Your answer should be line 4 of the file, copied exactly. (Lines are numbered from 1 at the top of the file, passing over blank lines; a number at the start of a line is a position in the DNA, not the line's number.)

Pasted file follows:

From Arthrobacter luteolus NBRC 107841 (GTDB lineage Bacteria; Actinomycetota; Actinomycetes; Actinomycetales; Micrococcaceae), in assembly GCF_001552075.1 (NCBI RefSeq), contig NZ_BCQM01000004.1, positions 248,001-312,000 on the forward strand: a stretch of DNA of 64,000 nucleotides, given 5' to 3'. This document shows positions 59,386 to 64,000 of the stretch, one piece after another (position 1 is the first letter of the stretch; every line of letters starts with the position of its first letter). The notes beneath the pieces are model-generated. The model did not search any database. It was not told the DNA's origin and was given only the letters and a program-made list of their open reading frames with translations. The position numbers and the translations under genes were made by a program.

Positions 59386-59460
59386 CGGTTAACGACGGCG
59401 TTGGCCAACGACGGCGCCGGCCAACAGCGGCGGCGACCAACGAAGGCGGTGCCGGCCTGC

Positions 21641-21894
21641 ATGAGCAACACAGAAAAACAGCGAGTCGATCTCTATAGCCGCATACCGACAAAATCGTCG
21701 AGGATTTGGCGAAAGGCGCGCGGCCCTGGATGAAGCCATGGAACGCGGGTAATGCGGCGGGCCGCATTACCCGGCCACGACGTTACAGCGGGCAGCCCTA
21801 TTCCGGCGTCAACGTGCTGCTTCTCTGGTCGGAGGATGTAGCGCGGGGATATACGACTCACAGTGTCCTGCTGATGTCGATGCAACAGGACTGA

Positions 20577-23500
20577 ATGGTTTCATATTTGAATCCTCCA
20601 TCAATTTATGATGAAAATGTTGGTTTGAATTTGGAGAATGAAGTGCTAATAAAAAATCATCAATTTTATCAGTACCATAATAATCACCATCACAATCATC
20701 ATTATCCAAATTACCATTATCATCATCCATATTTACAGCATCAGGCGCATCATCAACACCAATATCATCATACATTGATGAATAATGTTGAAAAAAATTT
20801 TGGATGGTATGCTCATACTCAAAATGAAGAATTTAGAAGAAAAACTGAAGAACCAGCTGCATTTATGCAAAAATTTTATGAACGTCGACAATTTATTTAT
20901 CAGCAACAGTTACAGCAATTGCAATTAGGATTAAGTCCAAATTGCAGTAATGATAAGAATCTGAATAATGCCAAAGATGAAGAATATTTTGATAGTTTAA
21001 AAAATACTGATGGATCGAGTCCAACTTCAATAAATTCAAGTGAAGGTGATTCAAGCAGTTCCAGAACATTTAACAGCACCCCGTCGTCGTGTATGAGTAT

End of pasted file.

59401 TTGGCCAACGACGGCGCCGGCCAACAGCGGCGGCGACCAACGAAGGCGGTGCCGGCCTGC